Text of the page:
I read these books in sequence, not intentionally, but they made an interesting juxtaposition. Oliver Twist was new to me—I’ve been working through the Dickens novels all year—but The Butcher Boy was a re-read. As Dickens goes, Oliver was not one of my favorites. The initial escapes and ordeals held my attention, but as they repeated, my patience flagged. Not again? Dickens was writing a serial, so dangers and reversals at every turn kept his readers on the hook, week by week.
My other problem was with the beatific goodness of Oliver himself and his role as Victim. He never stood up for himself, planned escapes or fought back; nothing affected him for better or worse. I felt sorry for the kid, but I didn’t like him. Dickens had latched onto the growing notion of his times that childhood was a special province of innocence and purity that needed protection, not simply a stage in which future adults were shorter in size and skill. Oliver is the embodiment of this glowing ideal. I’m not sure how true Oliver reads to modern eyes; I’m sufficiently jaded to think him unreal. The child that lit up the book, however, was the Artful Dodger. Corrupted young, he still had the pluck, energy and enthusiasms of youth, qualities the vulnerable Oliver notable lacked. Someone protect the sweet thing! The text seemed to lament. I’d rather have more of the resourceful Dodger any day.
Which brings us to self-styled man of adventure, Francie Brady. Fueled by comic book heroes, movie idols and the family stories of his romantic (if failed) parents, Francie thinks he’s moving through a simple boy’s tale, but then, he thinks a lot of things that aren’t quite so. Like Oliver, he’s a victim, but of a very different kind of neglect, but unlike Oliver, Francie reacts. He’s frightened, angry and extreme, but even something as ordinary as running away from home, has devastating consequences. Both of these boys live lives of uncommon hardship. Oliver, in spite of all, remains serenely innocent and good. So does Francie Brady, to a degree. Innocent, he is, perhaps, protected by his crazy self-conceits, but good he cannot remain. Francie seems never to really know what hit him; or rather, he knows what hit him—the Nugents—but he seems incapable of understanding the chain of events their arrival unleashes. Some essential innocence remains with him; otherwise, it’s doubtful readers could remain sympathetic. The extraordinary first-person voice of the book goes a long way here. Francie often relates things he clearly misunderstands, though adult readers can draw more accurate conclusions. In fact, Francie can’t seem to escape from his aborted childhood, even as his friends grow up and move on; he has trapped himself in the only vision of life he knew as good. And yet, Francie makes a certain peace with life, in the end; Oliver is merely rescued at last by kindly adults.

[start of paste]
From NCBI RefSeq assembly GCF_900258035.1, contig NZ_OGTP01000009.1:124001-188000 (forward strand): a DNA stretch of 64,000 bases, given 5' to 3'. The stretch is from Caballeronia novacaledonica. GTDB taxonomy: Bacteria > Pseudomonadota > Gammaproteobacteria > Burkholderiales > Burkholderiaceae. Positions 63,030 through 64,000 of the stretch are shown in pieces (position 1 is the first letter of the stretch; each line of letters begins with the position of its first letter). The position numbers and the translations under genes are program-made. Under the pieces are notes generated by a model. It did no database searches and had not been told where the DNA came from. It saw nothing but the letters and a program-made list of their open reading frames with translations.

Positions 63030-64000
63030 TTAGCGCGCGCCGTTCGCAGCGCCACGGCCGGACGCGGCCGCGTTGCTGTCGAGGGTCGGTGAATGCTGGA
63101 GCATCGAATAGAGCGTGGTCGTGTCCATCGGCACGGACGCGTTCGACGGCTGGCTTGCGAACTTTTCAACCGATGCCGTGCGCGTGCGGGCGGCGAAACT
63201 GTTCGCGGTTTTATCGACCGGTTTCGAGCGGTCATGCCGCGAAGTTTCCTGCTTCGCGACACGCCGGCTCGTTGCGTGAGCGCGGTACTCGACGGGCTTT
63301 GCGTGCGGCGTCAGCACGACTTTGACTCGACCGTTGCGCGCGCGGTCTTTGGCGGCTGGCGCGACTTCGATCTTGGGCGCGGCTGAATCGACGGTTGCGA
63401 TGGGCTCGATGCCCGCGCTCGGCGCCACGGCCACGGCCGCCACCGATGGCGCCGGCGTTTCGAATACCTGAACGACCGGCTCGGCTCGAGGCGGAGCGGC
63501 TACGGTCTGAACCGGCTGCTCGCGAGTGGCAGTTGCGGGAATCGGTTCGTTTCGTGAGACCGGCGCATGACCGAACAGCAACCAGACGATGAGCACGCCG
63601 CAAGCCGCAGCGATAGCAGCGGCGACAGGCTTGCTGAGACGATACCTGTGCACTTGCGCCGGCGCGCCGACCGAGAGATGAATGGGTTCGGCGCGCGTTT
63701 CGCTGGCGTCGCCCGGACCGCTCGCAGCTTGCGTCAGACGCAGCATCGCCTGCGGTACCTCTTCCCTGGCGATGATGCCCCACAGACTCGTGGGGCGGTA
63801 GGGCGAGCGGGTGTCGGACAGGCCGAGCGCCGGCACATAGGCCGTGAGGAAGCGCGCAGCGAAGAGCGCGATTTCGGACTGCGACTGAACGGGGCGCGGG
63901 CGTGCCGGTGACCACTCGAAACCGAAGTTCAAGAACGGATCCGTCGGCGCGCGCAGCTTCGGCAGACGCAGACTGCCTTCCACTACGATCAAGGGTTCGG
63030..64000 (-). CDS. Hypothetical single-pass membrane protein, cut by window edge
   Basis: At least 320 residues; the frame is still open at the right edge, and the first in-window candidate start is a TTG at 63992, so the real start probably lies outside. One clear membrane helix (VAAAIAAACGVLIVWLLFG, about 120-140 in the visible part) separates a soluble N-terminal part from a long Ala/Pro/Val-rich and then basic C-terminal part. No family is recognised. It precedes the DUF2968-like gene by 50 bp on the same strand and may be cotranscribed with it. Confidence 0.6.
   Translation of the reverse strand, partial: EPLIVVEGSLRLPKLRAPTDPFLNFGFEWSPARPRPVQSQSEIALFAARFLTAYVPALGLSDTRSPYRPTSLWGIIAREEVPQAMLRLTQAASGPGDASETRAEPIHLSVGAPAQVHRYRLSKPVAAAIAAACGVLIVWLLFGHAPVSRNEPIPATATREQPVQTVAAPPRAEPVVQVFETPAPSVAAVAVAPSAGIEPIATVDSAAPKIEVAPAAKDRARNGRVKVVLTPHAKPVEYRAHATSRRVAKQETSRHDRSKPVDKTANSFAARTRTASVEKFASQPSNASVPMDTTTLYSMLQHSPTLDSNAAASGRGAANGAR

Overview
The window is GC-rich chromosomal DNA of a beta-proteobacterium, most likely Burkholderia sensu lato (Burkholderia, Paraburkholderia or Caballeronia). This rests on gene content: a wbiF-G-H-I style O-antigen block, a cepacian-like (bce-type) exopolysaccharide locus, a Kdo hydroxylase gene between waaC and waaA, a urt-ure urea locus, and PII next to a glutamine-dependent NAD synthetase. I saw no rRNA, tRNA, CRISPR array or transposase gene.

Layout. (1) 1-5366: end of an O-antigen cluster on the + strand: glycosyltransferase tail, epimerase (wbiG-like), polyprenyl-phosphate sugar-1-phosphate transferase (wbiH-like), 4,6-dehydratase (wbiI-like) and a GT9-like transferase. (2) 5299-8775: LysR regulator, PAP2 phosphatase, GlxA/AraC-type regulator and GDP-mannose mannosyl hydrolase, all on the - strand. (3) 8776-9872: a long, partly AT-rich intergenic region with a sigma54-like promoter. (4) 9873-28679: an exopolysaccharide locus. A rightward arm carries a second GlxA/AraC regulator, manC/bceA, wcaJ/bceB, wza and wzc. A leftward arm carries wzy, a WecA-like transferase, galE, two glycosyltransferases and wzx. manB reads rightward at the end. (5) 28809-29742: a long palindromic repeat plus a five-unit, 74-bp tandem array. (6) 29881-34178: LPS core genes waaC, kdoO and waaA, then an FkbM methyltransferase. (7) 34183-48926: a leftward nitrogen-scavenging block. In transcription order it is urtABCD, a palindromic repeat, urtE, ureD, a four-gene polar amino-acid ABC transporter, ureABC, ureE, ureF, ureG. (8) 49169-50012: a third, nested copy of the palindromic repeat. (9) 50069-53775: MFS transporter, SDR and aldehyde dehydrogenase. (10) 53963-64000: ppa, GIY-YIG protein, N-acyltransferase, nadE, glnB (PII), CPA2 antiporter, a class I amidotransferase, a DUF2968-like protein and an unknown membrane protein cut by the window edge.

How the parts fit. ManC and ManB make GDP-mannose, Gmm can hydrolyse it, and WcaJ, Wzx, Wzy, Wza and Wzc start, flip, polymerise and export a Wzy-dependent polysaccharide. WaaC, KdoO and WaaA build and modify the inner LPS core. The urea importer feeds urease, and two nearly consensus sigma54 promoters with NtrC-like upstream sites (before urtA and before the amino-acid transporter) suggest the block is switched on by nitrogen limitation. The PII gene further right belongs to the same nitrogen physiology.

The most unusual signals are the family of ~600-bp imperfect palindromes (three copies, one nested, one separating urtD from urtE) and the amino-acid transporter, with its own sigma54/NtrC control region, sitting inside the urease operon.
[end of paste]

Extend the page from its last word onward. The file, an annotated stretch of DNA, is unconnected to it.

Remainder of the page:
Both Dickens and McCabe manage to show how terrifying and difficult childhood can be: children often don’t understand what’s happening, have little self-control, almost no idea of how they affect life around them and have no real way to escape any of it. Dickens, reformer that he is, admonishes adults to care more for the tender young spirits, to save them from the world, rallying us to change; while McCabe suggests that maybe the world can’t touch what is most innocent in us and that, in spite of every horror, self-created and otherwise, we can make peace with life. The world is the world, big and messy; best see to yourself.
Good advice, lest you become, or create, another Francie Brady.